tUnE-yArDs – nikki nack

Oakland's Merrill Garbus has made quite the name for herself in the indie-music scene. Critically acclaimed, she's also one of the most incredible live performers in the bizness, mesmerizing crowds with live loops of instruments and her signature banshee-like voice. On her third LP, nikki nack, she continues to tinker with the "tUnE-yArDs concept" of complex arrangements of layered sounds. The single "Water Fountain" got serious play as one of the top singles of the year. But for me, this album's crowning moment came on "Wait For A Minute." It's a seemingly effortless production of Garbus not trying to get too intricate with the loops and layers. It's a simple drum beat and Garbus just letting loose and showcasing her divine voice. Moments like these, where Garbus doesn't seem as concerned with the normal twists and turns of her arrangements, allow us to experience the rawest product of tUnE-yArDs and the talents of one of indie's most unique voices. Adrian Spinelli

Ty Segall – Manipulator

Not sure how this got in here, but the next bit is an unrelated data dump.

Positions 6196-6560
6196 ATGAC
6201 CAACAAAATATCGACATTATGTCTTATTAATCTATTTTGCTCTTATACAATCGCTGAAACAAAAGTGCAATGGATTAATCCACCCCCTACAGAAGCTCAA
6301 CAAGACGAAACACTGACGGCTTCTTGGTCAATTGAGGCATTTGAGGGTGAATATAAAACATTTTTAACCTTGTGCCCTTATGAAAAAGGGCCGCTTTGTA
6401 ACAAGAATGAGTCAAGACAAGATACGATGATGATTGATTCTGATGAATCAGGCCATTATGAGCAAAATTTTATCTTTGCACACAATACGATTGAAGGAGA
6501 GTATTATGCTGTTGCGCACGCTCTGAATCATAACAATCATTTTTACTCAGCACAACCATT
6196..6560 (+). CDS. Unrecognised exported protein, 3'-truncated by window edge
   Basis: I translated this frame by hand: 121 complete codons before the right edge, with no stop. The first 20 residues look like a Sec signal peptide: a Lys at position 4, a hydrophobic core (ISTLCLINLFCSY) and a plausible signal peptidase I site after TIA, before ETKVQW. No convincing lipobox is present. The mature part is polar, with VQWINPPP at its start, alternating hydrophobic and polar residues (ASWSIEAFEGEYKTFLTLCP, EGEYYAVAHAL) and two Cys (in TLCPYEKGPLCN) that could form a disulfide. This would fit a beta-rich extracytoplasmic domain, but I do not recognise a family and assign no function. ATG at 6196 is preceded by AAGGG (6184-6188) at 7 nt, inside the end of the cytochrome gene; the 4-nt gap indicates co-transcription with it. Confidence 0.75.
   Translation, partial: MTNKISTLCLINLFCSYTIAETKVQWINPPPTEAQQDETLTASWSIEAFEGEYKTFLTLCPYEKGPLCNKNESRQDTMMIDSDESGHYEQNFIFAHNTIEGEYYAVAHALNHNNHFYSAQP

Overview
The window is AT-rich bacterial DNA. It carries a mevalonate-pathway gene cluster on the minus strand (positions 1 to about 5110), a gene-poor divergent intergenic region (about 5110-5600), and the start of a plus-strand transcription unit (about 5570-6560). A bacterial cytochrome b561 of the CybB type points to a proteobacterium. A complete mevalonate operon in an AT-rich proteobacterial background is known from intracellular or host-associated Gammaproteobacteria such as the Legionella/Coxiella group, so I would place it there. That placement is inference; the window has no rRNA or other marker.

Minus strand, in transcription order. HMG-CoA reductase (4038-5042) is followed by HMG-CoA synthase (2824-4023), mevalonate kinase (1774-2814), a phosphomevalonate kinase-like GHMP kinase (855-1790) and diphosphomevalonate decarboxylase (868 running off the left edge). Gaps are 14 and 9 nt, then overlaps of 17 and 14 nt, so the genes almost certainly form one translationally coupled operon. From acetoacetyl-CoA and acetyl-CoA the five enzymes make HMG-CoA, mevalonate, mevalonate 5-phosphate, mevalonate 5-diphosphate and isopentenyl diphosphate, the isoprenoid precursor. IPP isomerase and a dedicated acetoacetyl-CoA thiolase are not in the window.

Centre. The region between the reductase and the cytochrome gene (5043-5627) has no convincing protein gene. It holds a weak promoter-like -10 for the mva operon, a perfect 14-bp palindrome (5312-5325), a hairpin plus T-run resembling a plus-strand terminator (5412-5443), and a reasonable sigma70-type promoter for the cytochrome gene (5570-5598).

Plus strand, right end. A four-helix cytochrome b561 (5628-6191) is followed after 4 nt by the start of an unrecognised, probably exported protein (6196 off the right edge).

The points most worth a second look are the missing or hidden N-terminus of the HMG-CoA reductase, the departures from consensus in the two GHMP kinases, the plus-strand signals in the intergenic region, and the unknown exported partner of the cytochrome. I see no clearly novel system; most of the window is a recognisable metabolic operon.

Ty Segall is nothing if not prolific: Fans of his work over the past eight years can count on a new project, with a distinctly different feel from a seemingly completely different decade from one release to the next — which wouldn't be that impressive if he didn't tend to release three or more records per year. Manipulator, Segall's longest album yet at 56 minutes, represents a departure from that breakneck pace — it took him 14 months to complete — and the payoff is immeasurably satisfying, with an immersive, '70s psych-tinged mood that swells over the course of its 17 tracks. We're generally game for whatever Segall has up his sleeve, but if this is a sign of things to come, we're excited to watch him keep maturing as a songwriter and guitar player, and we hope he keeps taking his time. (P.S. Segall wrote this record in the months before leaving for L.A., and recorded it a SOMA apartment. So yeah, we're still claiming it as ours.) ES